Today’s job market favors the job seekers, both active and passive. While some are choosing to switch companies, roles, or entire careers, passive job candidates are staying put but are also open to considering new opportunities.
Articles on passive recruiting cite LinkedIn’s 2015 data reporting that passive candidates make up 70% of the global workforce. More recent research notes that nearly one-third of 700 surveyed professionals said they are considering leaving their job without having a new job lined up. It’s unclear just how much of the current workforce is passive, but it’s safe to assume that given the disruptions ushered in by the pandemic, the number of passive candidates is formidable and justifies a passive recruiting strategy. 54% of companies around the world are reporting a talent shortage, and by 2030 the talent shortage could climb to 85 million. It therefore behooves employers to engage in passive recruiting in addition to active recruiting.
Virtually anyone in an organization can take part in passive recruiting efforts, from HR to current employees to top leadership. HR can send automated, yet personalized email messages to qualified passive candidates. Current employees can make referrals and advertise what they love about their job or the company. CEOs can extend personal invitations to connect and chat on LinkedIn with top talent acquaintances in their professional network.
What is passive recruiting?
Passive recruiting is a proactive approach to talent acquisition that involves building relationships with qualified, already-employed candidates who may be open to a new job. Passive recruiting generates a network of talent for HR to tap into when a job opening arises.
Passive recruiting isn’t urgently transactional, so don’t wait until a vacancy arises to start passively recruiting. Rather, the whole point is to be proactive, whether there is an immediate opening at your company or not. Passive recruiting is a long-term strategy to stay in touch with passive candidates and keep them engaged until a job opening does emerge. This can take the form of sending regular messages, for example, to congratulate them on a work anniversary, wish them a happy birthday, or send along a news article of interest to their field.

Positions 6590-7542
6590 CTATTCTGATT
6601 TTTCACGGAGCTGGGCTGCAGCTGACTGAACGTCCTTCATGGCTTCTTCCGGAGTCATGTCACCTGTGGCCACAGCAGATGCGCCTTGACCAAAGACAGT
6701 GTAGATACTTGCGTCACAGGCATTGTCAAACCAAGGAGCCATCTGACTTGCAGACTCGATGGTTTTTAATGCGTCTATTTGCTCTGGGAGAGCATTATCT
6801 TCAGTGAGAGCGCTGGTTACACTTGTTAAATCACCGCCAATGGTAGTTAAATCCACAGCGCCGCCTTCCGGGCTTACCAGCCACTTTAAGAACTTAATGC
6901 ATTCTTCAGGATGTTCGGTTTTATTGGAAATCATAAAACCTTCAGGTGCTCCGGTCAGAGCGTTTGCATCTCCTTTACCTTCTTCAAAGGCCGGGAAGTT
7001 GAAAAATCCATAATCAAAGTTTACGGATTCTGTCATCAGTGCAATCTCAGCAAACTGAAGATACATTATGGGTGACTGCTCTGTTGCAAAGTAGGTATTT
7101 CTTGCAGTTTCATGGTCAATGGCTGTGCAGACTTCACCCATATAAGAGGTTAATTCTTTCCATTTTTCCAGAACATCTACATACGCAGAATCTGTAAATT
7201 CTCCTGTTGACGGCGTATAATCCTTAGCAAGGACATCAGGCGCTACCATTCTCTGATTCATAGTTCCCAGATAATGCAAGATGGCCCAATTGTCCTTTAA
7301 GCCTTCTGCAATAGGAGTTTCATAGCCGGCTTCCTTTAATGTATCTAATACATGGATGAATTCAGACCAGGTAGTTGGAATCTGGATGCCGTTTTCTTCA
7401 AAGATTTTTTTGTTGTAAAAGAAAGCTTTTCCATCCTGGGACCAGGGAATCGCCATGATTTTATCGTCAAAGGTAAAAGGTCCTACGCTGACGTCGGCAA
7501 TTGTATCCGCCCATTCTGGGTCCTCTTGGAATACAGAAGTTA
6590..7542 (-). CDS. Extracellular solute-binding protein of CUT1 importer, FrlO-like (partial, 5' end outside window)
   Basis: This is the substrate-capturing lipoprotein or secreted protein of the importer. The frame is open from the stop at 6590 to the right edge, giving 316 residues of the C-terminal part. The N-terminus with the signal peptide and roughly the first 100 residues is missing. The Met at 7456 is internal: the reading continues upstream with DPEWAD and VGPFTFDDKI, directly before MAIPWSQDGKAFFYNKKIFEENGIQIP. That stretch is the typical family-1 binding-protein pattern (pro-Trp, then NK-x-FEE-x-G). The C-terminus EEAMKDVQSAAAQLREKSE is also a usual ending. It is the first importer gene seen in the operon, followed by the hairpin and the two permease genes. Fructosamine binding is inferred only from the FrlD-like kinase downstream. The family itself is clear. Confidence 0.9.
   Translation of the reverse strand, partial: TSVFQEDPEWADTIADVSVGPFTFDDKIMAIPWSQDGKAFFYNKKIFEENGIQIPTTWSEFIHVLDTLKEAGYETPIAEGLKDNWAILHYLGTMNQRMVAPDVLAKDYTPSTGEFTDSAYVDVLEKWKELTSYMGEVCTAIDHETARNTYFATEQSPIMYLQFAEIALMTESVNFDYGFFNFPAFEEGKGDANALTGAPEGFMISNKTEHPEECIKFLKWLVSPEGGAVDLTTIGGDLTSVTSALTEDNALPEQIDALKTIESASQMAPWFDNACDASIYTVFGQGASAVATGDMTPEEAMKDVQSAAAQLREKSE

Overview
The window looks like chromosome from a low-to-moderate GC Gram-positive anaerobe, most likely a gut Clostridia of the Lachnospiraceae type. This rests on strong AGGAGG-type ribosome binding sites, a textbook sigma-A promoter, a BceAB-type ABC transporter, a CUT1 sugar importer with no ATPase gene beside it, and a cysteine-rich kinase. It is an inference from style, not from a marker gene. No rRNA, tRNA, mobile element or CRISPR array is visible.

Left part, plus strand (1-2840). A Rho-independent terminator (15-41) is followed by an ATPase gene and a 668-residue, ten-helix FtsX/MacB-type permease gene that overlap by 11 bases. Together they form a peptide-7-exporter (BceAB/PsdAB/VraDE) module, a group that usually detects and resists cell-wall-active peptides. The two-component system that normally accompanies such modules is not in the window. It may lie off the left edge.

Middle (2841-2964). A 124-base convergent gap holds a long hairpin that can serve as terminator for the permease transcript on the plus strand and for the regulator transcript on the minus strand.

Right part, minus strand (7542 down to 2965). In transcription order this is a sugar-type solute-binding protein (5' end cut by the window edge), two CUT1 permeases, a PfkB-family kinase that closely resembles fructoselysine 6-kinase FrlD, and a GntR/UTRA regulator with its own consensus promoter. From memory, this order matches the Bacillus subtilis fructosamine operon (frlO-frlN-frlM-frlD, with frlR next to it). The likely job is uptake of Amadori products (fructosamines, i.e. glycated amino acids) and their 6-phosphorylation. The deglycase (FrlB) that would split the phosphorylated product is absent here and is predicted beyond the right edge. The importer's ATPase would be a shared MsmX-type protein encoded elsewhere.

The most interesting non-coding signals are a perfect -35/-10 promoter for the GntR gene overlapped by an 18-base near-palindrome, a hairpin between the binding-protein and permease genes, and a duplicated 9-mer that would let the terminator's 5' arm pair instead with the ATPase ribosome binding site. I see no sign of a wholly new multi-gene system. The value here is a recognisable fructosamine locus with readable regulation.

How to source passive candidates
Passive candidates are not actively looking for a job, so how does one go about finding them? There are a number of ways to find passive talent:
- Search profiles on LinkedIn
- Consult professional websites and communities
- Browse social media or via search engine
- Gauge willingness to switch with AI-powered predictive analytic tool (i.e. Visage)
- Encourage employee/network referrals
Workable, for example, is a talent acquisition software that has a tool to incentivize employees to refer job candidates from their own networks.
Also read: 4 Ways to Recruit Passive Candidates
How to engage passive candidates
Finding passive candidates is one thing, but initiating contact is another. To build a diverse pool of passive candidates, leverage multiple online touchpoints to engage them. Reach out to candidates on social media, LinkedIn, email, or via phone call, but keep track of which channel you use for which person and how many times you’ve reached out.
In the initial reach-out, leave a brief elevator-pitch-style message describing your company or explaining a specific position and why you believe the individual would be a good addition to the team. Make sure to be specific and as personalized as possible. Canned elevator pitches are ineffective. Close your message in an open-ended way with an invitation to connect.
After contacting the passive candidate, follow up after 1-2 weeks if you don’t get a response. However, if they accept your invitation to chat, make it easy for them to set up an appointment and keep the time options open to accommodate their schedule.
To build rapport, send them targeted content that is relevant to their area of expertise. Doing so will keep your company on their radar and demonstrate goodwill.